Even though health authorities in Hanoi had shut down the Maria Chinese Clinic on 65-67 Thai Thinh Street in Dong Da District on July 16 after the death of a 34-year-old woman patient, the clinic opened doors for regular business the next morning.
|The supervision team grill an employee of Maria Clinic (C) who was still working at the clinic when the team arrived.|
Health inspectors and the police conducted a surprise visit to the clinic on July 17, after receiving information that the clinic had opened regardless of a ban.
When authorities reached the premise they found that the main door of the clinic was open and two receptionists were on duty, while 10 other staffs and one doctor were going about their usual activities, though there was no sign of patients being treated.
Dr. Nguyen Quang Cu explained his presence at the clinic for consultation to those people who were already being treated at the clinic and to transfer them to other medical centers.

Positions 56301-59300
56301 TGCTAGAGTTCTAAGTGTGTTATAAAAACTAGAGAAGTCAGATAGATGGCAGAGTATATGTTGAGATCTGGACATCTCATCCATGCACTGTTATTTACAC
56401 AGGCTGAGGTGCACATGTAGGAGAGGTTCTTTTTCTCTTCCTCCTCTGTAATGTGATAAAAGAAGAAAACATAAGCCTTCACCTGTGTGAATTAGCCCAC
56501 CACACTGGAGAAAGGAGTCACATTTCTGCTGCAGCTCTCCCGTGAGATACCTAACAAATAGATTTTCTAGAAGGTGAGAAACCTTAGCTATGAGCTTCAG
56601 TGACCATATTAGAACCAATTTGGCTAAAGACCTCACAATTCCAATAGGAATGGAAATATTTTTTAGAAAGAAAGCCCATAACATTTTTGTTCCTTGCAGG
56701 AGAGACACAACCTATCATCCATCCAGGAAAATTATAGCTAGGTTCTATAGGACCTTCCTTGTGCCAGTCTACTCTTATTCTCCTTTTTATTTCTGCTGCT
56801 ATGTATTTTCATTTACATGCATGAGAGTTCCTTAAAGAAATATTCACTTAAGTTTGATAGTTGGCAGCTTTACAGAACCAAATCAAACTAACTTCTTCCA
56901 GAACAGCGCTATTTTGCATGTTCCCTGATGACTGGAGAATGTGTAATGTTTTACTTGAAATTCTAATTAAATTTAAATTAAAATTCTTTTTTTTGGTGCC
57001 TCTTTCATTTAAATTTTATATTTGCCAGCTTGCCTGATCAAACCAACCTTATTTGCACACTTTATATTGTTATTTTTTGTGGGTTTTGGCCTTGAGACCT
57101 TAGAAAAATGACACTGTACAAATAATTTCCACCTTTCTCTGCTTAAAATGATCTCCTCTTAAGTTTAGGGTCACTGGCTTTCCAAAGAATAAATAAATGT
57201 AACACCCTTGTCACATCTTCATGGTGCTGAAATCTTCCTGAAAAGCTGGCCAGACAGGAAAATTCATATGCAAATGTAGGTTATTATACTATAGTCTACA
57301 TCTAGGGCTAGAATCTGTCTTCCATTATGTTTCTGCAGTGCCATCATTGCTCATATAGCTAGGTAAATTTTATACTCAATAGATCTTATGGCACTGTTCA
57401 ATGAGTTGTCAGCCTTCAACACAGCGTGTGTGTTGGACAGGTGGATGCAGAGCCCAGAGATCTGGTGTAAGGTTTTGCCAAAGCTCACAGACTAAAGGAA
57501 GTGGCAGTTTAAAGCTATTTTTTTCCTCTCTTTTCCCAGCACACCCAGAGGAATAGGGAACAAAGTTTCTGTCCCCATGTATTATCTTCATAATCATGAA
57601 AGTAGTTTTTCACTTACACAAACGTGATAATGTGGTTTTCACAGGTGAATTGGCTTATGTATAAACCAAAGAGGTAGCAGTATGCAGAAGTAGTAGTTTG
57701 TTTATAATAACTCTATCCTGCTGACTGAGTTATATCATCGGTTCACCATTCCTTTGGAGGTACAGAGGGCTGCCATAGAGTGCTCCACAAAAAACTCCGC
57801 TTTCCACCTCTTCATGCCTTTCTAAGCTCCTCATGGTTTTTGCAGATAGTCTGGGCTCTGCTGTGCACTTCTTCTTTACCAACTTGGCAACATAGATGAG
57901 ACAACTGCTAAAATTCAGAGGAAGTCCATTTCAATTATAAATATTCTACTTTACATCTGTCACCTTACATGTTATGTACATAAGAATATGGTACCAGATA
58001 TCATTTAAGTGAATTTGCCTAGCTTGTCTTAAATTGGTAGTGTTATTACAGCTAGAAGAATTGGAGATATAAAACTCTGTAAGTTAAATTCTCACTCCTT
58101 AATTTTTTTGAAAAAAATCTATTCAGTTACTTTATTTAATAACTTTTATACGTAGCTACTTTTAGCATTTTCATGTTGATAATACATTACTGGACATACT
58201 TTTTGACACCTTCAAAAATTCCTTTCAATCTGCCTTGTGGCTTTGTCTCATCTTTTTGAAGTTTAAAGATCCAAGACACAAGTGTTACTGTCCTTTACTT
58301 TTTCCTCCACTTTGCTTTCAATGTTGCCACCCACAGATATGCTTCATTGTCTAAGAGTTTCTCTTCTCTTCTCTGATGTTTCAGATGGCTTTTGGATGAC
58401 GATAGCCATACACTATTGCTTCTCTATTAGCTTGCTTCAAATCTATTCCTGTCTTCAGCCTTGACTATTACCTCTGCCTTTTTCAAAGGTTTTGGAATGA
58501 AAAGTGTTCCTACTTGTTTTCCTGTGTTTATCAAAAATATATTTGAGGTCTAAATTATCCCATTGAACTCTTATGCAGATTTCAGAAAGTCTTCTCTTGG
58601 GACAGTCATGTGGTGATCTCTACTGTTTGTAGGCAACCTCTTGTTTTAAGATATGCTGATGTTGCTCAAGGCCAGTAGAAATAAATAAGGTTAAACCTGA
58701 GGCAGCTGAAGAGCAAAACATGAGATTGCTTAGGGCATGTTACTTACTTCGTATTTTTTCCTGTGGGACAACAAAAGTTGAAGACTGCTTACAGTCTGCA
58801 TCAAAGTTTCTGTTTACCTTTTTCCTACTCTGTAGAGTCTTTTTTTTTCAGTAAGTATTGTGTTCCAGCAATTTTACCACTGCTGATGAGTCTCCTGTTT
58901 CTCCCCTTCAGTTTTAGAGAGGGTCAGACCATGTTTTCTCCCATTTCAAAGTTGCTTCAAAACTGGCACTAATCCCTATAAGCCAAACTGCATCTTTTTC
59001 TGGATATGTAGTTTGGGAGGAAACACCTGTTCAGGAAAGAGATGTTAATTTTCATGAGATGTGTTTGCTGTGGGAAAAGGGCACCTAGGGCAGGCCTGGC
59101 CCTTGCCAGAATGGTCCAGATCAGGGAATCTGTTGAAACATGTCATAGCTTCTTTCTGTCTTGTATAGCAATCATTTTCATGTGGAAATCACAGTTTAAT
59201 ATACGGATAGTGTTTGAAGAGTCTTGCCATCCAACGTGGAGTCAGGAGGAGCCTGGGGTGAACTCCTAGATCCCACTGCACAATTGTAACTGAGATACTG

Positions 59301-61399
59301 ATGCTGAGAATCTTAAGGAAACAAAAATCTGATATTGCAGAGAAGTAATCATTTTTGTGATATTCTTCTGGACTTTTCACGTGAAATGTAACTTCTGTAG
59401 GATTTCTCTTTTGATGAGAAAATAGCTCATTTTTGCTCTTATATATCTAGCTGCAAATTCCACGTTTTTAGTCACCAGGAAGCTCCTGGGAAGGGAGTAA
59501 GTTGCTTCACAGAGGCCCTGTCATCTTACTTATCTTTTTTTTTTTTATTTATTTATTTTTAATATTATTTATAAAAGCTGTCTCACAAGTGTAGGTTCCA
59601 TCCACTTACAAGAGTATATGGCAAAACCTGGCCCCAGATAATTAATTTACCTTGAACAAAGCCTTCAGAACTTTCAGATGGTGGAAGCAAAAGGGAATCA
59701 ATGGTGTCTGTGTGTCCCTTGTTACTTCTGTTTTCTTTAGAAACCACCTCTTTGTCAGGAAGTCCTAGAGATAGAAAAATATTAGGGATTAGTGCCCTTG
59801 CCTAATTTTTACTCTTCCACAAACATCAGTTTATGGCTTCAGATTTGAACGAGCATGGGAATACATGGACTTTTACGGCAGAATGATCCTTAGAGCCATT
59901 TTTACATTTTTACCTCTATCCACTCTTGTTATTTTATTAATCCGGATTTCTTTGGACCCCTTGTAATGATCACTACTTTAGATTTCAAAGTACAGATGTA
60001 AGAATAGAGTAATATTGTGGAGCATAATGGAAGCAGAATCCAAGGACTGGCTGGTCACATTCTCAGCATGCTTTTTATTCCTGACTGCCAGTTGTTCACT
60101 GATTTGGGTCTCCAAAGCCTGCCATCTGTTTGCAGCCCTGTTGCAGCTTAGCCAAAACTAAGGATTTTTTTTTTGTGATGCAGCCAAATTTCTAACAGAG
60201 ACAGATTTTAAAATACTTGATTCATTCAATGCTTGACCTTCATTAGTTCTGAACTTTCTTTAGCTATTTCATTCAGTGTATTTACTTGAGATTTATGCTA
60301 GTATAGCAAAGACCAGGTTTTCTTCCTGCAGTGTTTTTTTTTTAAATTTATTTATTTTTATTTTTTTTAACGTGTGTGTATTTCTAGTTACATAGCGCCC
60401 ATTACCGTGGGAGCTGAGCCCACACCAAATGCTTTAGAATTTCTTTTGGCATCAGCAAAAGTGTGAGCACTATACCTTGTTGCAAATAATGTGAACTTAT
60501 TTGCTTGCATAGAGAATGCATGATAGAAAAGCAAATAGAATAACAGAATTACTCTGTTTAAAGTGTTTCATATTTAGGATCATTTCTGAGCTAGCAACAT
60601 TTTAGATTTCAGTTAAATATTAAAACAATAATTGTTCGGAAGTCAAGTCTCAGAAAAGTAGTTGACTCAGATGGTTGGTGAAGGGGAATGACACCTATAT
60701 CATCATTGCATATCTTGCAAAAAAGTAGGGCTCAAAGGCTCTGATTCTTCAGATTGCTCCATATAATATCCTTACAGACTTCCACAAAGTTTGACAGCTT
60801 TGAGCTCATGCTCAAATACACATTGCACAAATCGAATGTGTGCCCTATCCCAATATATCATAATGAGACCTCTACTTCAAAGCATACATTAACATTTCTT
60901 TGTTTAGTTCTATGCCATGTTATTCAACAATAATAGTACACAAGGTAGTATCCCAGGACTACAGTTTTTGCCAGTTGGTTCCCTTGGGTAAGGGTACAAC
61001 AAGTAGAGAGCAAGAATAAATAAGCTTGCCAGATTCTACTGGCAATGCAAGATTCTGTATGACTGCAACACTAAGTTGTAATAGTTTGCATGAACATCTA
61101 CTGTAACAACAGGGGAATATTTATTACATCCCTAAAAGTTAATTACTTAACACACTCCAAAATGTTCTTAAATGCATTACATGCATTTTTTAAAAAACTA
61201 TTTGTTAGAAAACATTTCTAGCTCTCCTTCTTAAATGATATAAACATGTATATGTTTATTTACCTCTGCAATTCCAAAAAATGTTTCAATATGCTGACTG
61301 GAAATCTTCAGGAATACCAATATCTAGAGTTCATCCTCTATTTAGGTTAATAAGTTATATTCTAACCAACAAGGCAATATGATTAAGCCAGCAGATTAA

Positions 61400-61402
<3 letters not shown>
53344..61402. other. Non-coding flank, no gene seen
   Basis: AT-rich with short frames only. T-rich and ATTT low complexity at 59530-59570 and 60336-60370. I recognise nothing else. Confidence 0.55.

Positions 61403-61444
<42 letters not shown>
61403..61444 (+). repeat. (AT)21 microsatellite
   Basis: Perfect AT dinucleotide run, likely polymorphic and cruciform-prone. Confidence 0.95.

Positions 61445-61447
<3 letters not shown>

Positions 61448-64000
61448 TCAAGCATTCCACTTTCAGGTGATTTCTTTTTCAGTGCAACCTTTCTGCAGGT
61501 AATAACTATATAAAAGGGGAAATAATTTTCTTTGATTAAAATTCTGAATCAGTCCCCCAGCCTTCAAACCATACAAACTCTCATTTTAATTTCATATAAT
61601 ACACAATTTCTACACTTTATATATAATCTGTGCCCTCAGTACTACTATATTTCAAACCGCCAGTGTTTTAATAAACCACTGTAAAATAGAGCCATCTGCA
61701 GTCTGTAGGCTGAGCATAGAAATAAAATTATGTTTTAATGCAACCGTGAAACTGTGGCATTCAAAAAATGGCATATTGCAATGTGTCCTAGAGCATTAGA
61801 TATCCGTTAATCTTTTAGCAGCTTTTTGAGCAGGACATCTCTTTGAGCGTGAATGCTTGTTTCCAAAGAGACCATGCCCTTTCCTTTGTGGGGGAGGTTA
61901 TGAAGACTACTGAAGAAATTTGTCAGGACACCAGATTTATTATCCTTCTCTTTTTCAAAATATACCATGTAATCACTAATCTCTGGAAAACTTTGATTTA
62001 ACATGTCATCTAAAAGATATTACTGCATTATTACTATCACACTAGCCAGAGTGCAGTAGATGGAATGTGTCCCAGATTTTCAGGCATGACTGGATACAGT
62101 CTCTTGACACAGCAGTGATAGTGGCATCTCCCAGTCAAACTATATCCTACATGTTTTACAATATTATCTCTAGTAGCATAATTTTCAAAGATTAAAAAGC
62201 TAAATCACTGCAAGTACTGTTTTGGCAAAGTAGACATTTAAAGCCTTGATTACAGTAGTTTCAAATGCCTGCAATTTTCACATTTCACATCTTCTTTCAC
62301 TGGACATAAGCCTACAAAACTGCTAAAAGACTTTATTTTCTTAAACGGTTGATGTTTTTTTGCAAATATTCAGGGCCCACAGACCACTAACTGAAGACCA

On the same day, Tran Nhi Ha, from the Department of Health, affirmed that no Chinese doctor had been given a license to practice at the Maria Chinese Clinic and that up to now only four Chinese doctors had license to practice in Hanoi.
Of these, one was working at 58 Son Tay Street in Ba Dinh District; two were at a clinic on 298 Nguyen Trai Street in Thanh Xuan District; and one at 108 Tran Phu Street in Ha Dong District.
A supervisory team led by Nguyen Khac Hien, director of the Department of Health in Hanoi, conducted a surprise visit at a clinic on 59 Khuong Trung Street in Thanh Xuan District and found a Chinese doctor examining patients, even though he had no license or permit to work in the clinic.